Patch-dictionary method for whole image recovery

Background

Various algorithms have been proposed for dictionary learning such as KSVD^{[1]} and the online dictionary learning method^{[2]}. Among those for image processing, many use image patches to form dictionaries; see ^{[3]} for example, which uses patch-dictionary for image denoising.

We address a simple yet open issue regarding whole-image recovery: the large number of overlapping patches lead to a large number of free coefficients in the recovery, which can cause overfitting and slow computation. This issue has limited many patch-based methods to the “local” or “nearly local” kinds of image processing tasks, such as denoising, inpainting, deblurring, super-resolution, and compressive sensing in which the measurements encode the image patch by patch. For these tasks, one or a few patches can be processed or updated at a time, so the overfitting issue does not arise. We consider the more difficult “global” kind of task, such as compressive sensing and medical image recovery, where each number of the measurements encodes the whole image and thus it is either impossible or very ineffective to process one or a few patches at a time.

Notation and our method We shall recover an image mathbf{M} from its

corrupted measurement mathbf{b}=mathcal{A}(mathbf{M})+mathbf{xi}, where mathcal{A} denotes a linear operator, and xi is some noise. Depending on the applications, mathcal{A} can take different forms.

Let mathcal{R}_{ij}(mathbf{M}) denote the (i,j)-th patch (mathcal{R}_{ij} is a linear operator) and assume its has an (approximately) sparse representation under a given dictionary mathbf{D}, i.e., mathcal{R}_{ij}(mathbf{M})=mathbf{D}mathbf{y}_{ij} where mathbf{y}_{ij} is an (approximately) sparse vector. When a set P of patches together covers every pixel of mathbf{M}, we can represent mathbf{M} by

 mathbf{M}=(mathcal{T}_P)^{-1}sum_{(i,j)in P}mathcal{R}_{ij}^top(mathbf{D}mathbf{y}_{ij}),quad mathcal{T_P}:=sum_{(i,j)in P}mathcal{R}_{ij}

where mathcal{R}_{ij}^top is the adjoint of mathcal{R}_{ij}, and (mathcal{T}_P)^{-1} is an operator that averages the overlapping patches.

Now, we take P as a set of covering but non-overlapping patches. Then mathcal{T}_P=mathcal{I}, the identify operator. Constructing such a P is equivalent to partitioning mathbf{M} into non-overlapping blocks, such as the following two partitions.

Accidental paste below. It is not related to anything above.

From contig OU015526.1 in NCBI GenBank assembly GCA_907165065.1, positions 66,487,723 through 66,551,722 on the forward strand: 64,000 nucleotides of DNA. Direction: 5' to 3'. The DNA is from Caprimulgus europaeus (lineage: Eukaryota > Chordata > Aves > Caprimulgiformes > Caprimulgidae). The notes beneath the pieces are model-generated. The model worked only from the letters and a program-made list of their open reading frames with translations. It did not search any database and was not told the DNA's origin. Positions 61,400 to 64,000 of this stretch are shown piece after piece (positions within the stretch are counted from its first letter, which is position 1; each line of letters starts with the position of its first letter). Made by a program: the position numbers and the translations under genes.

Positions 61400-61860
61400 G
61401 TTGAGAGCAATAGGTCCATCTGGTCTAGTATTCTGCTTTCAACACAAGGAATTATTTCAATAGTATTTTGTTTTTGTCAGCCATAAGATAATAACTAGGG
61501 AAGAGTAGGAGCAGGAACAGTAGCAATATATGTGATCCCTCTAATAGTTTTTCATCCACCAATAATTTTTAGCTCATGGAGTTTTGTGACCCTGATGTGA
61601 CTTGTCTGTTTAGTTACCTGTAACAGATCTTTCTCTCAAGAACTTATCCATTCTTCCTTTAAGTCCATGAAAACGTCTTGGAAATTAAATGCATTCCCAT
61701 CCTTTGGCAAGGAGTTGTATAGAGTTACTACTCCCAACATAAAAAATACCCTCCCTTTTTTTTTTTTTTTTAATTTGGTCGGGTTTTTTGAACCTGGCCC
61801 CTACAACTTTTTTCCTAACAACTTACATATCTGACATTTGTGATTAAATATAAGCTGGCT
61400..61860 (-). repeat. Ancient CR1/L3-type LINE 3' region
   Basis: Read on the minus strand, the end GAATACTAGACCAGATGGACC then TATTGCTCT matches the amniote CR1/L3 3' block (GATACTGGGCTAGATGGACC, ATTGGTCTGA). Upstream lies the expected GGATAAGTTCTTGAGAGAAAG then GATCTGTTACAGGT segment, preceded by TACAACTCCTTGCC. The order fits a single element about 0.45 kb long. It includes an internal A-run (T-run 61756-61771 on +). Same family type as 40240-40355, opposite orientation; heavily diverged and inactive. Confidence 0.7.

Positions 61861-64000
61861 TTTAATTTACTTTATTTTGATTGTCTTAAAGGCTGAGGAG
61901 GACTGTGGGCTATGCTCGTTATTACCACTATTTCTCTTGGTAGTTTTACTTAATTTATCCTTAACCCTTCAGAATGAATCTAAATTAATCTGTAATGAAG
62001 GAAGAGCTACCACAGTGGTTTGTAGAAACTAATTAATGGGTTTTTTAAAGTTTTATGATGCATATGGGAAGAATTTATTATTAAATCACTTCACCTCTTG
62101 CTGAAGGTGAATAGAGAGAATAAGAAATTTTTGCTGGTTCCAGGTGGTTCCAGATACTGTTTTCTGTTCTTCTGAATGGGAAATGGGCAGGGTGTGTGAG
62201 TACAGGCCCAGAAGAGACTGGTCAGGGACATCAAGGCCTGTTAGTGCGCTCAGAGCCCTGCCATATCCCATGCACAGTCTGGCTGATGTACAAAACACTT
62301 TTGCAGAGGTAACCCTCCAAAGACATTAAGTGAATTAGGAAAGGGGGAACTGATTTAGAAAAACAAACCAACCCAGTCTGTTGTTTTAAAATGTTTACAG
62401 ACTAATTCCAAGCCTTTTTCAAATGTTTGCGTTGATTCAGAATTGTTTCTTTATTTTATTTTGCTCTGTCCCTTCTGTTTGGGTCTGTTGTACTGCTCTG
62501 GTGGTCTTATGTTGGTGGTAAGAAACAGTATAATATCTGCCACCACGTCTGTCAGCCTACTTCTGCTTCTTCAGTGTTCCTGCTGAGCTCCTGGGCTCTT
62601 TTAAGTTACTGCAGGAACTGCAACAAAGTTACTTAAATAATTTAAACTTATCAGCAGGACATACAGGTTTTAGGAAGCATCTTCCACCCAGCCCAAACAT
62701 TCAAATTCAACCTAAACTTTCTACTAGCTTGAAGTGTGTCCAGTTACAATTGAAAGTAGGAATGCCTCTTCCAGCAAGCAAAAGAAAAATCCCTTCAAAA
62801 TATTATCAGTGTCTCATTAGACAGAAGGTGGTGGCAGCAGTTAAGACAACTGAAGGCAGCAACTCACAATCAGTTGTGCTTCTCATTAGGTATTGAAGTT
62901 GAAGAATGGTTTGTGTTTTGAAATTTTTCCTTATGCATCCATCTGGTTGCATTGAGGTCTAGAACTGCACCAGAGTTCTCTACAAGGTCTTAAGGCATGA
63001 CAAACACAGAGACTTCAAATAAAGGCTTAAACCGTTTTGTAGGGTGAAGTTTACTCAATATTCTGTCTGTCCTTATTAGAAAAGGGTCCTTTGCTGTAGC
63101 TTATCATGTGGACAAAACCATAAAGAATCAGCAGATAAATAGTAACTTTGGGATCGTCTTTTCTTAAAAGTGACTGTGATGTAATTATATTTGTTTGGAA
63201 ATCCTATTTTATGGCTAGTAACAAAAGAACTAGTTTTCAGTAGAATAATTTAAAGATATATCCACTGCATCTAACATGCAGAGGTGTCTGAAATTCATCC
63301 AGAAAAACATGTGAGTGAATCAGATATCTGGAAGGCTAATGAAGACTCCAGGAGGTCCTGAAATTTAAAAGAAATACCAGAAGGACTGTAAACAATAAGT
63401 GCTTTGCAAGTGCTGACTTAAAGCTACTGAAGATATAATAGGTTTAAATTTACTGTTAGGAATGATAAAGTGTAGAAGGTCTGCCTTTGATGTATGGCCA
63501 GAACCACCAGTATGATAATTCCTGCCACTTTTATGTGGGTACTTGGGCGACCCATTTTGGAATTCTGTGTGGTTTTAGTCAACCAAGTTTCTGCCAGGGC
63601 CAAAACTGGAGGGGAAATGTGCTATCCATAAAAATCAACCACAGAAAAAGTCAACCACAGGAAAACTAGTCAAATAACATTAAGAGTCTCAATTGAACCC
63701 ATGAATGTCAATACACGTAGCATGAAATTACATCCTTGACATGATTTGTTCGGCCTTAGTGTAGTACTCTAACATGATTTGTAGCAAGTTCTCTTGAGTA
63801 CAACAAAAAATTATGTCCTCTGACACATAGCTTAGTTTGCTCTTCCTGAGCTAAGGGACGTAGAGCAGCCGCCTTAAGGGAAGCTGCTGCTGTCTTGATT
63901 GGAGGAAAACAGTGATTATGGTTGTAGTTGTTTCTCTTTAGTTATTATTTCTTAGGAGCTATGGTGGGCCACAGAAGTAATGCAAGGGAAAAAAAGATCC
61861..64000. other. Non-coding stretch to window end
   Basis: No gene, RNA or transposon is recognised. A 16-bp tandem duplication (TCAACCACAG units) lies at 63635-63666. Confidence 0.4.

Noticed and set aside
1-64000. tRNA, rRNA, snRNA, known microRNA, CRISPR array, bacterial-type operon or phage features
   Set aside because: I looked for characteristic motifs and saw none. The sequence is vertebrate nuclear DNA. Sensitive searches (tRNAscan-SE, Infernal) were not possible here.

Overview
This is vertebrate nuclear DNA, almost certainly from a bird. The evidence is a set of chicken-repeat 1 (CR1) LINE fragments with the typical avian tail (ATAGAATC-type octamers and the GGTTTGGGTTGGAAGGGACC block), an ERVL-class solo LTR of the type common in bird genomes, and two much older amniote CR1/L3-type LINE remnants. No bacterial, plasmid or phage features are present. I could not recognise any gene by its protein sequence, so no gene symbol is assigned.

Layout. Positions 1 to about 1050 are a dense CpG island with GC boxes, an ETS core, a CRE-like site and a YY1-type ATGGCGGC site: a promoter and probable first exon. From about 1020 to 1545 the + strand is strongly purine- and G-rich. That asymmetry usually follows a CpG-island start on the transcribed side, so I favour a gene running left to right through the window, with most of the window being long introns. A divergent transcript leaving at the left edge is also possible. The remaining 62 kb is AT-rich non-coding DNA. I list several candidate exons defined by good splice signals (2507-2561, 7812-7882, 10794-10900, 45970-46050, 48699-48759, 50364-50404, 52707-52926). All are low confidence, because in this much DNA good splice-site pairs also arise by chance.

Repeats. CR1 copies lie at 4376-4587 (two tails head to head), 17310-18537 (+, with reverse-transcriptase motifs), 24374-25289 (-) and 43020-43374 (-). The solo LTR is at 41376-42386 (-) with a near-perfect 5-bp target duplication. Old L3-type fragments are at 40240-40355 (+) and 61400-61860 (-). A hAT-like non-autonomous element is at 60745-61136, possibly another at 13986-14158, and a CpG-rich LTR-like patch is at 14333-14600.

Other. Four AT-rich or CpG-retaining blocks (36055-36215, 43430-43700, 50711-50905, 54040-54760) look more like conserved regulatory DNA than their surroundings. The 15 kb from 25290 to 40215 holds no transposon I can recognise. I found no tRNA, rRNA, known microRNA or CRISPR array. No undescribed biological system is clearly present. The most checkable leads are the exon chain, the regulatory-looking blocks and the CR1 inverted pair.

• Two examples of non-overlapping patches that cover a whole image

   

To recover mathbf{M} from mathbf{b}, we solve the following model

 mathop{mathrm{minimize}}_{mathbf{y}}sum_{(i,j)in P}|mathbf{w}_{ij}odotmathbf{y}_{ij}|_1+frac{1}{2nu}|mathcal{A}mathcal{T}_P^{-1}(sum_{(i,j)in P}mathcal{R}_{ij}^top(mathbf{D}mathbf{y}_{ij}))-mathbf{b}|_2^2,qquadqquad(*)

where mathbf{w}_{ij} is a weight vector. The model (*) can be solved by many convex optimization methods, for example, YALL1 in our numerical experiements.

When a set P of non-overlapping patches is used in (*), the solution sometimes bears the grid artifact. An effective strategy to avoid this artifact is to solve multiple instances of (*) with P's that arrange their patches in different ways, like the two examples above though we use up to five different, and then take the average of the solutions. Of course, the different instants of (*) can be solved in parallel.

It is important to use non-overlapping patches since this limits the number of free variables in (*) and improves solution quality (despite the possible grid artifact). If all the overlapping patches are used, there will be far more free variables.

Selected numerical results

  • LEFT: image denoising results by solving (*) with all the overlapping patches (PSNR = 26.98); RIGHT: the same with just one set of non-overlapping patches (PSNR = 30.57)

   
  • We solve five instances of (*) with P's that arrange their patches in different ways. Out of the five recovered images mathbf{M}_1,ldots,mathbf{M}_5, the one with the highest PSNR is denoted by mathbf{M}_{mbox{best}}. We also compute mathbf{M}_j^{av}=frac{1}{j}sum_{i=1}^jmathbf{M}_i, which is the running average of the first j recovered images. The table below reports their PSNRs. Image PSNRs improve as more average is taken.

 
  • The quality of dictionary plays a vital role in image recovery. We tested recovering images from their compressive circulant measurements and report their PSNRs below. The four columns in each group, from left to right, correspond to: the solution to (*) with the learned dictionary mathbf{D}, that with the discrete cosine transform (DCT) mathbf{D}, that with the adaptively updated dictionary mathbf{D} (see Sec. 2.2 of our report or ^{[3]}), the solution to a total variation model. The winner is the adpatively updated dictionary.

 

More numerical results, as well as the technical details, can be found in our report.

Citation

Y. Xu and W. Yin. A fast patch-dictionary method for whole-image recovery. Inverse Problems and Imaging, 10(2), 563-583, 2016. DOI: 10.3934/ipi.2016012

References

^{[1]}. M. Aharon, M. Elad, and A. Bruckstein. KSVD: an algorithm for designing overcomplete dictionaries for sparse representation, IEEE Transactions on Signal Processing, 54(2006), pp. 4311–4322.

^{[2]}. J. Mairal, F. Bach, J. Ponce, and G. Sapiro. Online dictionary learning for sparse coding, in Proceedings of the 26th Annual Iternational Conference on Machine Learning, ACM, 2009, pp. 689–696.

^{[3]}. M. Elad, and M. Aharon. Image denoising via sparse and redundant representations over learned dictionaries, IEEE Transactions on Image Processing, 15(2006), pp. 3736–3745.


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